Oil Spill Cleanup and Shuttle Requirements Lower Your Insurance Costs
By Kathy Phillips
As operators of parking facilities, you should have plans to clean up oil spills caused by vehicles and equipment that may have leaked for various reasons. Plans should include:
• Daily inspections
• Assembly of a cleanup kit
• Written safe practices
• Employee training
• Documentation of activities
The following will outline items suggested and methods for safe cleanup and disposal of materials used to mitigate minor oil spills, drips and leaks.
• Oil-absorbent pads
• Natural or commercial oil- absorbent material
• Push broom
• Liquid detergent or environmentally friendly hydrocarbon mitigation agent
Cleaning Up an Oil Spill
1. Contain the spill as soon as possible. If the spill is still spreading, place absorbent pads around the outside edges to stop it. Absorbent pads also help wick oil out of the spill area.
2. Remove as much of the oil as possible. Many methods can be used. The easiest two are to place absorbent pads over the spill area or to pour kitty litter, vermiculite, sand, sawdust or straw over the oil. These materials will absorb oil out of the spill area.
3. Place the oil-soaked material you used in Step 2 in plastic bags and place in designated hazardous waste containers, and have them disposed of by licensed hazardous trash removal companies.
It is illegal to direct or wash any oil, fuel or hazardous material into the storm drain. Care must be taken during the cleanup and mitigation process to ensure that these practices are done safely and in compliance with local, state and federal laws and regulations. Failure to meet these compliance standards may result in employee injury, environmental contamination and/or significant fines from health, safety and environmental regulatory agencies.
Shuttle Van Requirements, Practices and Driver Tips
Although driver licensing is a state matter, states must follow federal standards for commercial drivers. These standards require that drivers of shuttle vans designed to carry at least 16 occupants have a commercial driver’s license (CDL). Please note that individual state requirements differ, so be sure to check for appropriate requirements in your state.
Licensing and training requirements for shuttle van drivers are of concern because some van drivers may not operate such large vehicles on a regular basis. They may be unfamiliar with the way the vans handle and how they should be maintained.
During 2004-08, only 26% of fatally injured shuttle van occupants were restrained. Among fatally injured van occupants who were not restrained, 62% were fully ejected from the vehicle. In comparison, among fatally injured occupants of other passenger vehicle types, belt use ranged from 29% in pickups to 46% in cars and minivans. The rate of ejection among unrestrained occupants ranged from 37% for cars and minivans to 64% for SUVs. Current federal rules require lap belts or lap/shoulder belts at all seating positions in all new passenger vehicles, including shuttle vans.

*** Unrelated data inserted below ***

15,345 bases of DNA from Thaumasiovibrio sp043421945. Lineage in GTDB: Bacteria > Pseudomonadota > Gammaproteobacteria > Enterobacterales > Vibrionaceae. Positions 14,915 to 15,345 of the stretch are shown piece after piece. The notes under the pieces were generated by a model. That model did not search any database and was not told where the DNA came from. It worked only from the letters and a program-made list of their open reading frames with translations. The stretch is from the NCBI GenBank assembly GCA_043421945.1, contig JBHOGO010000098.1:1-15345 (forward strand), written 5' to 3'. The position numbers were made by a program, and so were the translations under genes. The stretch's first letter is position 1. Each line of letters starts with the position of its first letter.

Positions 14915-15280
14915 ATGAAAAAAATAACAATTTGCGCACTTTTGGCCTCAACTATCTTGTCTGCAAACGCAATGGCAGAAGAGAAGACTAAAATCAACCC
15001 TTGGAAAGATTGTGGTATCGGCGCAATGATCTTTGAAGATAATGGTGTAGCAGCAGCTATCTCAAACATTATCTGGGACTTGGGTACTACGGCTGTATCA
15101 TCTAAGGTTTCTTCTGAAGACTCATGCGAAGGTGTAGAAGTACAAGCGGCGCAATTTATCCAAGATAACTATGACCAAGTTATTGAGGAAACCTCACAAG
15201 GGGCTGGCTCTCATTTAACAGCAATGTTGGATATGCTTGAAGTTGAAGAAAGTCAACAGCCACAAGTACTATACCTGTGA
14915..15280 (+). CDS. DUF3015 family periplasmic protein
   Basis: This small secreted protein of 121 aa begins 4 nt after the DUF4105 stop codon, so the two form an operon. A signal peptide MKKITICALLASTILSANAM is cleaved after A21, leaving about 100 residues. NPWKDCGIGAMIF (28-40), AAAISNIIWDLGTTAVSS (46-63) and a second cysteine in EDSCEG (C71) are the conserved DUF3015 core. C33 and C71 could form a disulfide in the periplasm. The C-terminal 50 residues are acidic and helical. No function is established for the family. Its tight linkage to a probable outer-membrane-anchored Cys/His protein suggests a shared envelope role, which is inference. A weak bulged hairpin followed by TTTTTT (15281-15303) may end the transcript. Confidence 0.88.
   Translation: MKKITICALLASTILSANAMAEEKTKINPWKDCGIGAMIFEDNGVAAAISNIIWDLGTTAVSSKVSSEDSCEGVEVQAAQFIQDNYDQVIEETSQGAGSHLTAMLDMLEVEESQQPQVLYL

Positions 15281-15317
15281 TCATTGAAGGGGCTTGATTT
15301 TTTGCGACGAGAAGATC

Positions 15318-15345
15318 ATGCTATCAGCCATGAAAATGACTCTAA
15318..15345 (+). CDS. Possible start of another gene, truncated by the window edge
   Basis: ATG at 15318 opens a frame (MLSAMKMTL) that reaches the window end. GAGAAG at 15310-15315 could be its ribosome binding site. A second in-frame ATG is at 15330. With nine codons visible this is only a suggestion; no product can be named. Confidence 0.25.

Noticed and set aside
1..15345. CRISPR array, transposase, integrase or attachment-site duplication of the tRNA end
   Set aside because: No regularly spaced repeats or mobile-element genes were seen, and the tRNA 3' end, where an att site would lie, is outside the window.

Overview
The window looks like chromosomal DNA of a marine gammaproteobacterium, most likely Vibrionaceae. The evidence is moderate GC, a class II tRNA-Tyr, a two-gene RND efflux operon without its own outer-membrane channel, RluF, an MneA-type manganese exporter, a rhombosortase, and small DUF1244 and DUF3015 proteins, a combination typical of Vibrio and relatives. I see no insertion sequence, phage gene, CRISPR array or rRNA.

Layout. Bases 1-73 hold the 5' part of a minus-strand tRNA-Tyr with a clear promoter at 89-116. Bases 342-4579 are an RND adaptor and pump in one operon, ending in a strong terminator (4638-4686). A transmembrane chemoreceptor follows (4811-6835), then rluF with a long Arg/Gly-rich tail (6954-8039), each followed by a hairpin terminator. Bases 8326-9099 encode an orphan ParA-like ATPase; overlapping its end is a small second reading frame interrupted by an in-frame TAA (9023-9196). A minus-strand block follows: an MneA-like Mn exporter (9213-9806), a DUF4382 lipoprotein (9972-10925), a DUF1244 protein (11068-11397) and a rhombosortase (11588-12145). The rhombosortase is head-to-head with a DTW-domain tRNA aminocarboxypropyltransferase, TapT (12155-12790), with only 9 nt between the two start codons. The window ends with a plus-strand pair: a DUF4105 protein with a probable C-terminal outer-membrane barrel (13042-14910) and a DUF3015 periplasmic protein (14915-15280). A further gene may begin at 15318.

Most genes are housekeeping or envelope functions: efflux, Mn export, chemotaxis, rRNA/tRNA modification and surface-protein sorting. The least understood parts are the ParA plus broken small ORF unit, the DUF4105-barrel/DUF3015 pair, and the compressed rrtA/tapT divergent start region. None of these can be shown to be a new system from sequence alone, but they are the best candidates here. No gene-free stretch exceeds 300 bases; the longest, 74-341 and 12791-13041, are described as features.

Shuttle vans require special considerations because the weight distribution of passengers and the high center of gravity make them more difficult to control. When you’re behind the wheel, keep the following safety tips in mind.
- Be aware of how the van’s height and width affect its stability.
- Load/unload passengers in a safe place. Check doors to ensure that they are closed.
- Driver and passengers must always use seat belts.
- Before setting out, check the position of the mirrors to ensure that they are adjusted properly for maximum vision.
- Use mirrors or spotters when merging or backing up to ensure adequate clearances.
- Allow longer stopping and following distances.
- Plan turns in advance to allow adequate space.
- Drive defensively and keep alert in order to respond quickly and safely to unexpected situations.
- Use extra caution when driving in bad weather conditions.
Making a lane change or merging into traffic can be challenging when driving any vehicle, but even more so with a 15-passenger van.
- Create more space around the van by reducing or increasing speed.
- Signal intentions by engaging turn signals early.
-Use the merge lane as intended and designed.
- Use the mirrors as needed.
- Yield the right-of-way, when necessary.
Stopping & following distances
A 15-passenger van weighs more and takes longer to stop than a car, especially when loaded with passengers and/or equipment.
- A three to four second following distance between the van and the vehicle in front of the van is a recommended minimum.
- Observe greater stopping distances when traveling in bad weather conditions.
Maintaining a safety program that includes the items below will, at minimum, greatly reduce your chance of accidents, as well as reduce your property and liability associated with transporting clients. Your program must include:
- Executive management support and enforcement.
- Safe driver qualification and maintenance practices.
- Vehicle purchase, maintenance and inspection procedures.
- Driver training, coaching and instruction.
- Written safe practices and instructions, including accident investigation efforts.
- Passenger instruction and enforcement.
Kathy Phillips, CIC, CPP, is First Vice President of Alliant Insurance Services. She can be reached at email@example.com.
Article Abstract from January, 2011